Righteousness and Life
“Whoever believes in the Son has eternal life; whoever does not obey the Son shall not see life, but the wrath of God remains on him.”- John 3:36
Having unpacked the Apostles’ Creed in questions and answers 22–58, the Heidelberg Catechism outlines the doctrine of justification by faith alone in questions and answers 59–64. This important doctrine tells us that we contribute nothing to our right standing before God but rely wholly on divine grace and the merit of Christ. This understanding of justification is implicit throughout the Apostles’ Creed, as that ancient creed emphasizes the work of our triune Creator alone in our behalf. The creed does not define justification explicitly, as the theological controversies that rocked the early church focused more on the Trinity, the nature of God’s grace, and other topics. The church was not forced to state the nature of justification formally until abuses in the medieval church drove the Protestant Reformers back to the New Testament for their recovery of the gospel.
Question and answer 59 of the Heidelberg Catechism introduce its discussion of justification, telling us that the benefits of believing in the gospel essentials outlined in the Apostles’ Creed include a righteous standing before God and everlasting life. Note the close connection between righteousness and life, a connection made throughout Scripture (Ps. 119:40; Prov. 21:21). Ultimately, of course, true life is eternal life, and the only kind of righteousness that leads to eternal life is perfect righteousness — the perfect righteousness we cannot work in ourselves but which is God’s gift to His people in Christ Jesus (Rom. 3:21–26; 5:12–21).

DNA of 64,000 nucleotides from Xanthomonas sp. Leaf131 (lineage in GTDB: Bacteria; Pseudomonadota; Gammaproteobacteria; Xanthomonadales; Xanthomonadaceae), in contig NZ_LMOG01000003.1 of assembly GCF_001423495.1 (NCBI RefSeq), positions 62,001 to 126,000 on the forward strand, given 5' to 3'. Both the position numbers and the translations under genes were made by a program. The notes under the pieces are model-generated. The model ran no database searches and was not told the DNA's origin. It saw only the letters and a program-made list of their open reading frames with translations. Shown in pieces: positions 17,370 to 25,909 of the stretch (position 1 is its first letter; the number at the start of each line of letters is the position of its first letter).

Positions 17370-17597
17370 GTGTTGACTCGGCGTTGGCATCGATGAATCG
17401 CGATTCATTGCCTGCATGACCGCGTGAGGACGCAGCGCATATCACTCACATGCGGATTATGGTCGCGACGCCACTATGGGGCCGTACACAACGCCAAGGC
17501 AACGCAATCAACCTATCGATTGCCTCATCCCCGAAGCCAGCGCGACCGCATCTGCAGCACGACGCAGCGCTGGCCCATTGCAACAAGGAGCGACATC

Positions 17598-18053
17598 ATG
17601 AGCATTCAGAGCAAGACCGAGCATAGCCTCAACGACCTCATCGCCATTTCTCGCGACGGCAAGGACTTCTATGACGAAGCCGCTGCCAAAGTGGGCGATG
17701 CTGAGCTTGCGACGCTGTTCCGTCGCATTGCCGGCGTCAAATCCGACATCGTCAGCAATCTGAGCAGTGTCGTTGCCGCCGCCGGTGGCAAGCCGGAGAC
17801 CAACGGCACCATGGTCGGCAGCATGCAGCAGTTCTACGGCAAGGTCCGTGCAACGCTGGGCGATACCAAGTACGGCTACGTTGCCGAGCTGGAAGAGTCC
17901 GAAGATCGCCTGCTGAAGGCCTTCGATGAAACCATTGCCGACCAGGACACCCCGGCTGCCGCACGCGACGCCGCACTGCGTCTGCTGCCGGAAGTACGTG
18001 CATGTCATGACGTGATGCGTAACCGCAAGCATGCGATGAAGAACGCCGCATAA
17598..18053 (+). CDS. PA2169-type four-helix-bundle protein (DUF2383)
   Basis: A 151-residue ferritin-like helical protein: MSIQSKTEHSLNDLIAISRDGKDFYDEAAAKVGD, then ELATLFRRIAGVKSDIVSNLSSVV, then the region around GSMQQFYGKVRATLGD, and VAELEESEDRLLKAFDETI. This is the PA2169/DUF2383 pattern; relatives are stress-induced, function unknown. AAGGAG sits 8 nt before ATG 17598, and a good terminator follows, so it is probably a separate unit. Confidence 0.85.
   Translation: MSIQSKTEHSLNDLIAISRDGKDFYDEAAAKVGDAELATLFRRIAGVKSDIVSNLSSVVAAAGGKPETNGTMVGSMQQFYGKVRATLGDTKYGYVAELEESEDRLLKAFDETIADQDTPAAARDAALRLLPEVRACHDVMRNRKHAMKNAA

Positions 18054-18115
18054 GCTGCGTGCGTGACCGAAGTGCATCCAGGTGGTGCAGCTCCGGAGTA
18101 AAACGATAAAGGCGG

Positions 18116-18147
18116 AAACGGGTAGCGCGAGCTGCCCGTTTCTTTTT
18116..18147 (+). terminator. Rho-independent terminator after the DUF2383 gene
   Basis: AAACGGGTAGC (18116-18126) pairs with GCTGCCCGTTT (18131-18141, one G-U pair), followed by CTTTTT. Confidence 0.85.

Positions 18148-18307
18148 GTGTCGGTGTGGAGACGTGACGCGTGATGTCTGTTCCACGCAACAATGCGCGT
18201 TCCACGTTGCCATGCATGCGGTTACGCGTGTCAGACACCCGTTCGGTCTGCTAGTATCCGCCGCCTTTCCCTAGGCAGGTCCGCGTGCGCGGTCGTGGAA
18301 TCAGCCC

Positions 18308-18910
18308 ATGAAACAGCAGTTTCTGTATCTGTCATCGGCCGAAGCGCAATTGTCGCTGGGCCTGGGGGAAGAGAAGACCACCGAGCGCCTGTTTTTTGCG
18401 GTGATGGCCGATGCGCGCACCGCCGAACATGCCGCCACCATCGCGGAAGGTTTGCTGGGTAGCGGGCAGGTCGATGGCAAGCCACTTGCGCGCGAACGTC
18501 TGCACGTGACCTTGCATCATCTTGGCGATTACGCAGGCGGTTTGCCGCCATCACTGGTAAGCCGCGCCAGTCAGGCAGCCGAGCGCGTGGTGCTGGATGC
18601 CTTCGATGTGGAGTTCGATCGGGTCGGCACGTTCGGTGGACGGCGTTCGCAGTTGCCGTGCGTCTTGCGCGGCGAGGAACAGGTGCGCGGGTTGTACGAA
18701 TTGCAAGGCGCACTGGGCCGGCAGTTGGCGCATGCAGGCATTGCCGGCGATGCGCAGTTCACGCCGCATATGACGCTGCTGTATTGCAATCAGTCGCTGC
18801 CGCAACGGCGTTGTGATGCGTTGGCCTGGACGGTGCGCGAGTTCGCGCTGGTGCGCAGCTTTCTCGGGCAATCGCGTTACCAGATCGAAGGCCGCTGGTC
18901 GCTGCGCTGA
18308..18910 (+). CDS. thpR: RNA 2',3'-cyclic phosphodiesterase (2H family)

There is only one way to receive this gift, and that is through faith, faith that rests in Christ alone. As today’s passage indicates, it is belief in the Son that grants us eternal life (John 3:36). The text also ties belief to obedience, not in that we must add some kind of good work to our faith in order to be counted righteous and granted eternal life, but in that true faith always demonstrates itself via obedience. If we trust in Jesus alone, we seek to obey Him, but this obedience is the fruit of our justification and not in any sense its ground or cause (James 2:14–26). Matthew Henry comments regarding the necessity of faith alone for eternal life: “God offers and conveys good things to us by the testimony of Jesus Christ, so we receive and partake of those favors by believing the testimony.”
When we believe in Jesus alone, we are immediately granted the gift of eternal life. There is nothing else we need to do in order to receive this life, and if we think that we must do good works in order to earn a right status before God, then we have missed the gospel. This is a precious truth that we must remind ourselves of again and again in order to really get it in our bloodstreams, as Dr. R.C. Sproul has often said. Faith in Christ alone is the way to eternal life.
Passages for Further Study
John 6:40, 47